Thursday, March 27, 2003

One month. All I can think of is stock and broth.

A correspondent writes:

I've got a bunch of bones and fat in the freezer because I thought I'd try boiling them to make broth. Any tips? One thing I'm wondering about is the ratio of bones to water.

Roast dem bones till they are brown, with the fat rendered out and any remaining adhering tissue is thoroughly roasted (***not*** blackened). We want crusty steak outside texture. Parboil and peel a few plum tomatoes. Save the peels, discard the tomato-seed caviare, chop the nekkid 'maters up. Don't use brainy, mealy 'maters. Roast a mirepoix (chop some onions, carrots, celery, chopped nekkid 'maters, spray on a little spray-fat) till the vegetables are browned and limp. Keep in mind that the vegetables and bones will roast at different rates.

Put dem bones in a deep stock pot with twice as much water as is needed to cover, and raise the temperature slowly until the water is at a slight simmer. Put the tomato peels in the water with the bones. Have a skimmer handy, and a kitchen towel. Over the next hour or so, skim the water constantly - we want to pick up and remove the light floaty proteinaceous particulate, and the tomato peels help us do that. Clean the skimmer between skims. With the towel, wipe down the sides of the pot where light floaty proteinaceous particulate adheres. When skimming seems pointless, add the roasted mirepoix and keep the stock at a mild simmer for six or seven hours. Add a few peppercorns and a couple bay leaves (laurel) if you like.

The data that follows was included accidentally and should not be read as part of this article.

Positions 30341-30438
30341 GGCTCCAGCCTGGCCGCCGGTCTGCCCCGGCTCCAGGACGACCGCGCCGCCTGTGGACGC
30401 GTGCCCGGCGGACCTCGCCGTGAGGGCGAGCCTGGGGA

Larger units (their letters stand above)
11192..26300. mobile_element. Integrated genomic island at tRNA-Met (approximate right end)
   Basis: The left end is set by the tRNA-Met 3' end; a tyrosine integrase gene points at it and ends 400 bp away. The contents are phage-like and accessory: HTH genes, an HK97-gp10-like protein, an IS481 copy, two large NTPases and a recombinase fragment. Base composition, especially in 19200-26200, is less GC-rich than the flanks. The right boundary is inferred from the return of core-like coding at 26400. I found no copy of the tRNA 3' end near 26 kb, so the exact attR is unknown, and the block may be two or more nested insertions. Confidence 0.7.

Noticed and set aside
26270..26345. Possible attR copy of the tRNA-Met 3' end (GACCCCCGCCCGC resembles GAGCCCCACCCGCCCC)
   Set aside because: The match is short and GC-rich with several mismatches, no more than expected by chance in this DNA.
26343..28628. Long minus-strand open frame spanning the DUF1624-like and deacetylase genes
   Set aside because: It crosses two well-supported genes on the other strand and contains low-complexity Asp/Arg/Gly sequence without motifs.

When everything is bien consommé (you will smell it. boy will you smell it), turn the heat off and degrease with paper towels. Wipe down the sides of the pot where the grease adheres.

Then, slowly, ladle out the stock into containers or ice cube trays (to have real stock cubes handy for cooking, not Herb-Ox atrocities) or serving bowls or whatever, leaving the bones'n'veggies as undisturbed as possible so that bone bits and veggie chunks don't break loose. Discard spent bones and veggies.

Voila. The best broth/stock you'll have had outside a good restaurant.

BTW, if you can get fresh turkey necks and chicken necks (ask your butcher), roasting them for the soup is very nearly ideal. You'll get a deeply flavored, rich broth that is the essence of turkeyness, or of chickendom. If you can't or won't buy necks, use chicken thighs and turkey wings. Beef short-ribs or shanks are perfect for beef-tea, while veal necks and shanks are what for veal stock.

And yes, I've got two pounds of turkey necks, a pound of chicken necks, and a pound of turkey wings in my frigidaire, for when I feel the need for brothy refreshment. (Also, stock cubes.)